Dwayne and Dogs

Animal shelters are rarely found in the best part of town.  Ours was no exception.  This “animal control facility” was on a triangle of land bordered by a railroad and a pit for gravel and tar.  The city barn was across the street.  The only nearby houses were lived in by people too poor to have any other choice.

Not long after I started volunteering there in the mid-1980s, I began hearing smatterings of stories about a small house up the street. The house looked to be about 500 square feet with all of those feet needing repair and paint. It had a small slanted front porch, just big enough for the two shabby cloth “Lazy-boy” recliners on it.

Passing by, I would see a very old stoop-shouldered woman who wore one of those old-timey sun bonnets tied under her chin. There was also a younger odd-looking man who wore strange clothing combinations and walked everywhere, always pushing a rusty H.E.B. grocery cart that he parked in their small back yard. They were the Clackers.

Annie, the animal control supervisor, made comments from time to time with the other officer about the Clackers, especially the man, Dwayne. The woman was his mother. Annie alluded to some mysterious thing Dwayne did that was too horrible to discuss. One day when none of us were too busy, I asked about him. She said he was mentally challenged and, “Dwayne does dogs.” What? I just stared at her. She repeated, leaning her head to one side and widening her eyes, “You know…he does dogs.”

“What? Why don’t the authorities do something?” Annie shook her head and said in a weary voice, “Adult Protective Services folks know all about him.”

On other days, I asked questions such as, “How do you know?” and “Isn’t that against the law?” The answers were unsatisfying. “You just know if you see the dogs.” And “No, bestiality isn’t against the law in Texas. Besides, you’d have to have a witness testify.” Conversation over. Don’t think about it.

But I did think about it….every time I passed that shabby little house or saw Dwayne pushing his grocery cart in his red double-knit pants and squashy-looking hush-puppy shoes. Worse, he would come into the shelter (a public facility) to “see th’ dogs, cuz I luv ‘em.” I just stayed away from him.

One day there was a commotion in the reception room and a scuffling noise. Dwayne had come in with a medium-sized brindle dog in his arms. The animal was struggling and scratching him. I asked him what he was doing with the dog. He said, “Awww, she don’t like me no more.” Oh geez, I thought, what now? “Are you turning the dog in to the shelter, Dwayne?” “Yeah,” he said, “I got scratches all over m’ arms. You oughta see m’ laigs.” No way did I want that image in my head.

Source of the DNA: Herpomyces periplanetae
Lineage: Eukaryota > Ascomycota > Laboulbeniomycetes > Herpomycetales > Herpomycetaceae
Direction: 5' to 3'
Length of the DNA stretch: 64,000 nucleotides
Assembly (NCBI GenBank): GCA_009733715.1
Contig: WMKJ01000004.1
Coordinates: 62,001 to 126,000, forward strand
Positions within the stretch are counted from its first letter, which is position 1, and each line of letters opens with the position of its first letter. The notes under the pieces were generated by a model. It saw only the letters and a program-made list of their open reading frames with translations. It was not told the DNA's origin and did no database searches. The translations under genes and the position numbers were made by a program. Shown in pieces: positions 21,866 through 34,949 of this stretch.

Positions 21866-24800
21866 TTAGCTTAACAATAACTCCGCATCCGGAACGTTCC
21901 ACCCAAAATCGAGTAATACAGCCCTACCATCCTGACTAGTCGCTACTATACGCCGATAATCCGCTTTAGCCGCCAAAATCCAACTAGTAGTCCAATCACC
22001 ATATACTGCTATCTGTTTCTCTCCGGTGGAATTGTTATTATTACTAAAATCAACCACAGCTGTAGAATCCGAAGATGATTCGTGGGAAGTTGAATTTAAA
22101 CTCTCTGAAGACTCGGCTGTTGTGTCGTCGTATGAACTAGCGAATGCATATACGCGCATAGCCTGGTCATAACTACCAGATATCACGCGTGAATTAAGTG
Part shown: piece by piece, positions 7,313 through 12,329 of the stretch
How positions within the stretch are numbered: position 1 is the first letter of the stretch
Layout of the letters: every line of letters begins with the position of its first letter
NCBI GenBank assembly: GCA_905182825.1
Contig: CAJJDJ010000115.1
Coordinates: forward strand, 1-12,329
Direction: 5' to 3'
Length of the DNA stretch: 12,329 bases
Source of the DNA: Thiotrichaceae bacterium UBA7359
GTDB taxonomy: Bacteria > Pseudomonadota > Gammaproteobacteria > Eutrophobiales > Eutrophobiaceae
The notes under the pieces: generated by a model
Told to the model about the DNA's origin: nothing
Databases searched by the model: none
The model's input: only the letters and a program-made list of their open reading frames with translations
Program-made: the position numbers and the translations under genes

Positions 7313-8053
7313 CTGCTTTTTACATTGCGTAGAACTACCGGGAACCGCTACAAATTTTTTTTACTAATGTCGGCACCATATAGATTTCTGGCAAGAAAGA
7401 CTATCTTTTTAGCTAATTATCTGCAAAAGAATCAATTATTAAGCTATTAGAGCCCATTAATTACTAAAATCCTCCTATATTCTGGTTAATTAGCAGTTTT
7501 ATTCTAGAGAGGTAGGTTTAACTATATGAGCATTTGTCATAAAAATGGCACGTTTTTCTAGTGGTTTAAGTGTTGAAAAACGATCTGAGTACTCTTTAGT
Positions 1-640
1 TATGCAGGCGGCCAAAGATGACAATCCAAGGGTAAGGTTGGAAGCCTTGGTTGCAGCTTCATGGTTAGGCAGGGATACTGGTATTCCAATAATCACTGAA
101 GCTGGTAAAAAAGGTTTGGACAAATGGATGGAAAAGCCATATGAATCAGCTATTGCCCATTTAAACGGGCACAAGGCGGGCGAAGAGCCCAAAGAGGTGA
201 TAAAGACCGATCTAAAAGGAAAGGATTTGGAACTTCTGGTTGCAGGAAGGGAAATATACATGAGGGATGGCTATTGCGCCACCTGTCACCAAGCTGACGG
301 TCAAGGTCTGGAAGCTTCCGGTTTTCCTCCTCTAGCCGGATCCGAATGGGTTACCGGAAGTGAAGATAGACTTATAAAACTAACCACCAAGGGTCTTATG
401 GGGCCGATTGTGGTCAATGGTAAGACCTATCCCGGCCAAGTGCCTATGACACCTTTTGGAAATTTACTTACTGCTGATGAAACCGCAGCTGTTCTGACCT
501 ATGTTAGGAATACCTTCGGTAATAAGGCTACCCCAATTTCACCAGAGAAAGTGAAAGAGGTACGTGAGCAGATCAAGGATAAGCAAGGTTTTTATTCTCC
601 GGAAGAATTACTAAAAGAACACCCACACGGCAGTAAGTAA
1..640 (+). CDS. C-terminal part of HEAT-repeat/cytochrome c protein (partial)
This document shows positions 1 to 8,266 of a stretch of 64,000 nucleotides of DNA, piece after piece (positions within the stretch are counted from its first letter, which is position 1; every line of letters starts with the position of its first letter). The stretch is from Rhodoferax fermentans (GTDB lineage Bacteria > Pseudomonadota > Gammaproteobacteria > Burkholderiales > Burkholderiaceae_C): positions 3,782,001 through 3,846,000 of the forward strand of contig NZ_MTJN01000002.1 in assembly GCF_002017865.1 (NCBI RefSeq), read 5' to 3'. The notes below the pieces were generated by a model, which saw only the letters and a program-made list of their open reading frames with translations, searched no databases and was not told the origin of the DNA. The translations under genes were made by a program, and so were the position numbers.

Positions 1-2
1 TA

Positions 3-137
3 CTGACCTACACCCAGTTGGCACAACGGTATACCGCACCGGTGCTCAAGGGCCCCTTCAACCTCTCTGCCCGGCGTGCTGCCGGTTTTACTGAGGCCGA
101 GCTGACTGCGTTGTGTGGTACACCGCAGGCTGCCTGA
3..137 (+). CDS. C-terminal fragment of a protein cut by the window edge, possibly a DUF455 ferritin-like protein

I stepped forward and gently took the dog and walked back to an open kennel in the front kennel room. When I returned, I didn’t see him so I pulled out a release form, filled it out and logged the dog into our records. Later, I heard Dwayne’s twangy, nasal voice in the reception area. Apparently, he had been in the back kennel room. He was saying, “Ah thank ah want thet collie back thar in pen 27.”

I could hear Annie’s soft voice at the front desk replying.  “No, Dwayne, we’re not going to adopt a dog to you.”

Good. She was handling it. Annie was always direct and fair. I entered as silent support and watched.

Dwayne cocked his head, hung his mouth open and asked, “Why not?”  He looked like he was asking the world.

Annie looked straight at him and said, “Because your mother won’t let you.”

“Oh,” he said, accepting the answer, and left without saying anything else.

I congratulated Annie. She said he would never understand if she told him the truth. We continued working and about an hour later, the front door opened and there was Dwayne, his tiny toothless mother beside him in her bonnet.

Annie, who had been doing paperwork at the front desk closed her eyes wearily, then said, “What can I do for you, Mrs. Clacker?”

“Dwayne done tole me he wants a dog and hit’s okay with me.”

Annie shook her head, “No, Mrs. Clacker, we’re not going to adopt a dog to Dwayne.”

Both Clackers looked dumbfounded at each other.  Turning back, “Why not?” she asked.

I could hear the breath coming out of Annie. She lowered her head and her voice and said, “Because, Mrs. Clacker, Dwayne abuses dogs.”

The pair looked at each other again.  “Naw, naw, he don’t abuse dogs, he loooves ‘em.”

Annie, slowly and in a confidential manner, said “I mean, Mrs. Clacker, that he abuses them… sexually.”

This seemed to confuse both of them.  “What do you mean?” asked the woman.

Ye Gods!! Poor Annie was going to have to clarify. She rose from her chair, both hands on the counter, leaned forward and said in an even more confidential voice, “I mean, Mrs. Clacker, that Dwayne DOES dogs.”

The Clackers’ heads moved away at the same time, looked at each other in confusion, then the mother leaned forward, put her arthritic fingers on the front of the counter and said in a small voice, “Does this mean he cain’t have th’ collie?”

(Note: We didn’t hear from the Clackers again.  Nor did we learn what happened to them. One day, a few years later, they were both just gone, leaving the worn “Lazy-boys” on the front porch and the H.E.B. grocery cart in the back yard.)

( Note:  names are changed of all people in this story.  Also, I apologize for relating this tale to anyone offended by the subject – as I was.)

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